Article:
LOS ANGELES — Bugs Bunny, Daffy Duck and Wonder Woman are among the cast of characters at Warner Bros. with a new starring role — fashion icons.
The studio’s consumer products’ division has signed a licensing deal with of-the-moment contemporary brand, Trunk Ltd., known for its vintage rocker T-shirts. The agreement comes on the webbed-foot heels of Warner’s licensing arrangement with Raw 7 cashmere knits, which began shipping to stores this month.
The upmarket apparel licenses mark a first for Warner Bros., which hopes to court the price-insensitive consumer who is smitten by the intersection of trendy clothing and nostalgic themes.
“This new grouping of higher-end licenses is part of a new strategy we’re pursuing…because there is an appetite and consumer demand,” said Karine Joret, senior vice president of worldwide communications at Warner Bros. Consumer Products.
The demand has been stoked and fed for the last two years by character legends such as Mickey Mouse and his friends in partnership with Jackie Brander, owner of Fred Segal Fun in Santa Monica, Calif., and designer Ashley O’Rourke, who researched the archives of the Walt Disney Co. to create a contemporary line of clothing. Jem Sportswear, an apparel manufacturer, has also stepped up to the character plate, striking deals with Disney, Peanuts and Barbie for vintage T-shirts crafted with embellishments, embroidery and ultrasoft fabrics.
Joret got a solid read on the market last year through design partnerships she entered with high-profile boutiques and their owners, Tracey Ross in West Hollywood and Scoop, co-owned by Stefani Greenfield, in New York. The stores carried vintage character T-shirts in distressed fabrications.
“We collaborated closely with the two of them, and the ventures have proven very successful,” Joret said.
They also helped open the doors to the two newer deals, exposing Warner Bros. to the brands.
In slightly more than a year, Trunk has grown to an almost $5 million maker of limited-edition retro rock T-shirts because of its stable of 40 licensed music properties, which include the Beatles, Black Sabbath, KISS, Ozzy Osbourne, the Doors, Billy Idol and Madonna. In its deal with Warner Bros., Trunk will produce exclusive limited tops, jackets and headwear for fall 2005 incorporating characters from Looney Tunes dating to the Thirties, Hanna-Barbera (“The Flintstones” and “The Jetsons”) and DC Comics (“Batman” and “Superman”).
Shipping to stores in July and August, the line will initially offer knitwear in crewnecks and raglan styles, some in tie-dyed looks, featuring Trunk’s signature side-stitching and story segments written inside the shirt. Looks will range from Snagglepuss in happy repose on a tie-dyed crewneck or a frightened-looking Bugs Bunny and Porky Pig hanging on for dear life in a stormy situation on a raglan. But Trunk won’t be posing Tweety Bird with Jim Morrison anytime soon. The apparel is strictly about Warner Bros. characters, even including the WB shield on the hangtag.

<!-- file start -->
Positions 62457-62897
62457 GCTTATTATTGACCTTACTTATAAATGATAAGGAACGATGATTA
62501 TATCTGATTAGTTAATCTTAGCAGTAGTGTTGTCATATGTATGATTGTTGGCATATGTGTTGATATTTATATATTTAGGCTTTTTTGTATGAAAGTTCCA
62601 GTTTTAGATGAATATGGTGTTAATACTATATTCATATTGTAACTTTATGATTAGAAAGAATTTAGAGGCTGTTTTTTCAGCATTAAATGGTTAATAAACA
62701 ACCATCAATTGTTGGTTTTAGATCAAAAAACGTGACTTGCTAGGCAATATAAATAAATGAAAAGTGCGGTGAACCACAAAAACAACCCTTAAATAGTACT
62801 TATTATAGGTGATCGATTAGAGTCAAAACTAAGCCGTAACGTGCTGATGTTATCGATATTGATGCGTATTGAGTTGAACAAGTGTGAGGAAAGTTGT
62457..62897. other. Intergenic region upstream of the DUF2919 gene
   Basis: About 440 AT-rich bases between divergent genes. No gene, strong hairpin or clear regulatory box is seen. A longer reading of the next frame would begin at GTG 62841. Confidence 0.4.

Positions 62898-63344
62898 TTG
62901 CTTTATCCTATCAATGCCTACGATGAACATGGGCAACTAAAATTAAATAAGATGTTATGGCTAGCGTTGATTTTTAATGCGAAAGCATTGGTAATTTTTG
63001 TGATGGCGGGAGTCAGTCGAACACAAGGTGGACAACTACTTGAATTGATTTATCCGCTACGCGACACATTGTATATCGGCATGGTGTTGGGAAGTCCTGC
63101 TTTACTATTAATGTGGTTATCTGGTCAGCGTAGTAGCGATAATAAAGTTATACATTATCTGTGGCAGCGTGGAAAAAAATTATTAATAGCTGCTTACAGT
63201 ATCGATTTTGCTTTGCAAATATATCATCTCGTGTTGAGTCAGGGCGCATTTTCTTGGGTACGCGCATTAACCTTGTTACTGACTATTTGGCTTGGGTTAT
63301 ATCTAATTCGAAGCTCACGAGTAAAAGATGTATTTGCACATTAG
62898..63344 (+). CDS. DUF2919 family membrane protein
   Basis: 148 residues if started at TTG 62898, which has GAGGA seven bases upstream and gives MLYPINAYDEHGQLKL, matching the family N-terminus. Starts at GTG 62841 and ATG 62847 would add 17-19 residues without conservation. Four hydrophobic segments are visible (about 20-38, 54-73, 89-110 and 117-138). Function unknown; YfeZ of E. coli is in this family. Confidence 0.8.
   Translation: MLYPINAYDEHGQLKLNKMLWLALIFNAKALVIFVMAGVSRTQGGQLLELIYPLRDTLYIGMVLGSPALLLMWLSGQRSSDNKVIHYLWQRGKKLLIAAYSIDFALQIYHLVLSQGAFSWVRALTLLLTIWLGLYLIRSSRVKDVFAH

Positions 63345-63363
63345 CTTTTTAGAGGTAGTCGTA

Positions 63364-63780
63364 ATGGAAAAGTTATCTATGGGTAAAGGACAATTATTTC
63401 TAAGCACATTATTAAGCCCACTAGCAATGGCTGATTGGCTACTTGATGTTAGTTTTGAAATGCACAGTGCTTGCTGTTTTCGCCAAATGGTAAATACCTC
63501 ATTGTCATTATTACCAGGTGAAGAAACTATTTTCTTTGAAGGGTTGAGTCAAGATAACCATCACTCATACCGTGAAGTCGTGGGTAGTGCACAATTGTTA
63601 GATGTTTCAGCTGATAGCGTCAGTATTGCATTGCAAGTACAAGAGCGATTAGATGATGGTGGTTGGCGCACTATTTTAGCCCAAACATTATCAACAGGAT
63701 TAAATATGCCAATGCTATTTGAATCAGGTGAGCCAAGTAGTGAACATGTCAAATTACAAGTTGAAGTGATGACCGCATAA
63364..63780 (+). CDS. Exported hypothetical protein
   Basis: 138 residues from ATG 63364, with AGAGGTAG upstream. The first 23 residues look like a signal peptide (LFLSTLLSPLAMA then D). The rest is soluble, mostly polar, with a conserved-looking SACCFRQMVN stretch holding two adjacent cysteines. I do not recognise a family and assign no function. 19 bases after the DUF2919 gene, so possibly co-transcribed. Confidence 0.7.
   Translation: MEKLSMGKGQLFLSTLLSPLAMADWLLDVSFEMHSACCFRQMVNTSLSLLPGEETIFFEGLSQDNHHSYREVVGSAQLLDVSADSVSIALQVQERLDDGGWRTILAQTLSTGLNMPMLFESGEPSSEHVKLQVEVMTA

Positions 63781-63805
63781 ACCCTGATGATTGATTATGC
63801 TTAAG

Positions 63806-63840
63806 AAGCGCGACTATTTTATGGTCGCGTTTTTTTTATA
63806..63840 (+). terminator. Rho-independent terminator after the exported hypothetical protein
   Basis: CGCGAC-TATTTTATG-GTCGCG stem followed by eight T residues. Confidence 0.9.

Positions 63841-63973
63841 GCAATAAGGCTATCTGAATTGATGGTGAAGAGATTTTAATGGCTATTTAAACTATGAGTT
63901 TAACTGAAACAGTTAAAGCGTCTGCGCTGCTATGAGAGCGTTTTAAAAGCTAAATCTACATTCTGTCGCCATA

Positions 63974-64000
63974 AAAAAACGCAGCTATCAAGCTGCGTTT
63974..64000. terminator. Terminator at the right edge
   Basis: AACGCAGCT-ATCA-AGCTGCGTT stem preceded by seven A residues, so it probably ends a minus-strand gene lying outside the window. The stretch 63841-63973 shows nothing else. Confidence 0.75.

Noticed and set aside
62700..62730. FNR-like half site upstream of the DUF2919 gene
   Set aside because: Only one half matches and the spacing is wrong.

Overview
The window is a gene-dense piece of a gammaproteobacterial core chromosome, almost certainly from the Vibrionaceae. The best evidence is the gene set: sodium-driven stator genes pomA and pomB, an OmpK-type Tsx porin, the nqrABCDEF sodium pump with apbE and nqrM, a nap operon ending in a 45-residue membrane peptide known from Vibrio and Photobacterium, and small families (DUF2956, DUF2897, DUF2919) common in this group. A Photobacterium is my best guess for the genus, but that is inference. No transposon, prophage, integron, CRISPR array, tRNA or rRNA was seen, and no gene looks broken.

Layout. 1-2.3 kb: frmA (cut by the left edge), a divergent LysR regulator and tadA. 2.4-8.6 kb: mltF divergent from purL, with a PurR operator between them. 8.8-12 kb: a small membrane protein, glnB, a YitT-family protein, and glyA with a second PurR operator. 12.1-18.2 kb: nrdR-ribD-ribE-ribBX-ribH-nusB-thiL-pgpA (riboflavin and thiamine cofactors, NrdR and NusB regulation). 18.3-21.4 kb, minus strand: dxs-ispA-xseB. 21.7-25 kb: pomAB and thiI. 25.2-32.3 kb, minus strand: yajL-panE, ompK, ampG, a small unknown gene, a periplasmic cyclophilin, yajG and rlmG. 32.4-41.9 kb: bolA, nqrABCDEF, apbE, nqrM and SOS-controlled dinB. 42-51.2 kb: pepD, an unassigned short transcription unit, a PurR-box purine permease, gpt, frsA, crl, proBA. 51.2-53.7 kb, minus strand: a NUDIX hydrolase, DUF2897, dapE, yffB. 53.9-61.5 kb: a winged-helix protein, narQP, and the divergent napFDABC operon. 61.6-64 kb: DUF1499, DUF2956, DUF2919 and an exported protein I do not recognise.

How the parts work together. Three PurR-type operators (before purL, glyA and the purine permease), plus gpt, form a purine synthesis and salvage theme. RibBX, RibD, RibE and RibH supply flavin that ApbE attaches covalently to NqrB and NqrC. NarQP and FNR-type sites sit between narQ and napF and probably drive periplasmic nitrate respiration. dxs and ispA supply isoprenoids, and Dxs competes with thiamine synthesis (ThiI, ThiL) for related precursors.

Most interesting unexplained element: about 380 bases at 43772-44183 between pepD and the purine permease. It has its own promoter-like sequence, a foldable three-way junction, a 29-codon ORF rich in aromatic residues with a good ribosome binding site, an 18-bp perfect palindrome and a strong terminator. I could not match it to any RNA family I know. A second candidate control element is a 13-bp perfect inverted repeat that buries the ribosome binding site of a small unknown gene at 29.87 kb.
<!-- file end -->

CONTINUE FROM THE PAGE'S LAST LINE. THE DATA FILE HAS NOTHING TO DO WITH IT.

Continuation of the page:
“This was a natural opportunity for us because we work with timeless characters, and when is Bugs going out of business?” remarked Brad Beckerman, chief executive officer of CINQ Group, a Santa Monica, Calif.-based brand development firm and parent of Trunk, who expects first-year sales of the line to reach $1 million. Wholesale prices range from $30 to $50 and plans call for adding denim jeans and track jackets in the future.
Warner’s will go even more luxe with Raw 7, creating designs with zip-up cashmere sweaters, polo and cotton T-shirts and thermals showcasing Looney Tunes and DC Comics characters. Raw 7 has mushroomed into a $16 million company in two years, selling cashmere sweaters, polo shirts and T-shirts designed with tattoo motifs that are handprinted, hand-painted and discharged for a three-dimensional effect.
Its first Warner Bros. collection, hitting stores now, follows a “love amour” theme, including the love-struck skunk Pepe Le Pew embracing a terrified Penelope, and Daffy Duck adoring himself in front of mirrors. For fall, the looks, consisting of as many as 100 pieces, will include a panic-stricken Tweety in the clutches of Sylvester on a V-neck sweater and a zip-up sweater with an argyle background, and Sylvester strategically placed on the front and bottom back. Wholesale prices range from $40 for tanks to $140 for cashmere sweaters. First-year sales from the Warner Bros. partnership are anticipated to fetch $2.5 million.
“This is a mutually beneficial partnership, giving us a chance to apply our techniques to new artwork,” said Ofer Ashkenazy, a partner at Raw 7, a division of D.P. Textile and Apparel Inc. Raw 7, which attended MAGIC International this week, is also partnering with Ryan Seacrest, the radio personality who is featured on “American Idol,” for his line of clothing.
The built-in retail distribution offered by Trunk and Raw 7 appealed to Warner Bros. The pair already court desirable retailers, such as Ron Herman and Kitson in Los Angeles, Blue Bee in Santa Barbara, Calif., and Atrium in New York.
Scoop’s Greenfield said she plans to carry both lines based on the quality of the lines.
“Characters are what first get the customers’ attention, but ultimately it’s about the product, and these are well-established brands that know how to produce well-made clothing,” she said.